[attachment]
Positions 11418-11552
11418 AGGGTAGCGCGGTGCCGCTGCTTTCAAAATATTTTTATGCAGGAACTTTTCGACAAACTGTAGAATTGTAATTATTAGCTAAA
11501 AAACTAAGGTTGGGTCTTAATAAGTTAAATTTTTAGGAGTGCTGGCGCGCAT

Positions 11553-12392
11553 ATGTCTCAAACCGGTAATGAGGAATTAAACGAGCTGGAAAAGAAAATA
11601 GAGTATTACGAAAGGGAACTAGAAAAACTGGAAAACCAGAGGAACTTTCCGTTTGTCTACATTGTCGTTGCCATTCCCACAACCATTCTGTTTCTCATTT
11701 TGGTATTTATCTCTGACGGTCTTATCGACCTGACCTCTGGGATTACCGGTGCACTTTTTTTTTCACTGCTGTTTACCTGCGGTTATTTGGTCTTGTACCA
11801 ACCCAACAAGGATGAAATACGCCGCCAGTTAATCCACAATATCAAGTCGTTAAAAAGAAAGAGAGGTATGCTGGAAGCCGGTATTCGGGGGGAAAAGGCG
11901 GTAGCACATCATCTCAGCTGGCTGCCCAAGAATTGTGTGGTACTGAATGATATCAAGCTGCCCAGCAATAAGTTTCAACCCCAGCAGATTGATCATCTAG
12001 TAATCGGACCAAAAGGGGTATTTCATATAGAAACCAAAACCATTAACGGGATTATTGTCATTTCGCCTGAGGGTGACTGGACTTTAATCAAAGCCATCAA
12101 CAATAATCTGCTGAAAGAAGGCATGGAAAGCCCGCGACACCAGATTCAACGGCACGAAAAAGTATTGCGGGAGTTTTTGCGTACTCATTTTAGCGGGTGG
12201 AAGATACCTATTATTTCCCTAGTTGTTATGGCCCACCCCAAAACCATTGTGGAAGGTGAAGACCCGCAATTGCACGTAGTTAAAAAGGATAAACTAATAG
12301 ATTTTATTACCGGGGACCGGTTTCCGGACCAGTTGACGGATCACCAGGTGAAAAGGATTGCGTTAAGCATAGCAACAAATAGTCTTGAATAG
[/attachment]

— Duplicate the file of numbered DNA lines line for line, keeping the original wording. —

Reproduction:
Positions 11418-11552
11418 AGGGTAGCGCGGTGCCGCTGCTTTCAAAATATTTTTATGCAGGAACTTTTCGACAAACTGTAGAATTGTAATTATTAGCTAAA
11501 AAACTAAGGTTGGGTCTTAATAAGTTAAATTTTTAGGAGTGCTGGCGCGCAT

Positions 11553-12392
11553 ATGTCTCAAACCGGTAATGAGGAATTAAACGAGCTGGAAAAGAAAATA
11601 GAGTATTACGAAAGGGAACTAGAAAAACTGGAAAACCAGAGGAACTTTCCGTTTGTCTACATTGTCGTTGCCATTCCCACAACCATTCTGTTTCTCATTT
11701 TGGTATTTATCTCTGACGGTCTTATCGACCTGACCTCTGGGATTACCGGTGCACTTTTTTTTTCACTGCTGTTTACCTGCGGTTATTTGGTCTTGTACCA
11801 ACCCAACAAGGATGAAATACGCCGCCAGTTAATCCACAATATCAAGTCGTTAAAAAGAAAGAGAGGTATGCTGGAAGCCGGTATTCGGGGGGAAAAGGCG
11901 GTAGCACATCATCTCAGCTGGCTGCCCAAGAATTGTGTGGTACTGAATGATATCAAGCTGCCCAGCAATAAGTTTCAACCCCAGCAGATTGATCATCTAG
12001 TAATCGGACCAAAAGGGGTATTTCATATAGAAACCAAAACCATTAACGGGATTATTGTCATTTCGCCTGAGGGTGACTGGACTTTAATCAAAGCCATCAA
12101 CAATAATCTGCTGAAAGAAGGCATGGAAAGCCCGCGACACCAGATTCAACGGCACGAAAAAGTATTGCGGGAGTTTTTGCGTACTCATTTTAGCGGGTGG
12201 AAGATACCTATTATTTCCCTAGTTGTTATGGCCCACCCCAAAACCATTGTGGAAGGTGAAGACCCGCAATTGCACGTAGTTAAAAAGGATAAACTAATAG
12301 ATTTTATTACCGGGGACCGGTTTCCGGACCAGTTGACGGATCACCAGGTGAAAAGGATTGCGTTAAGCATAGCAACAAATAGTCTTGAATAG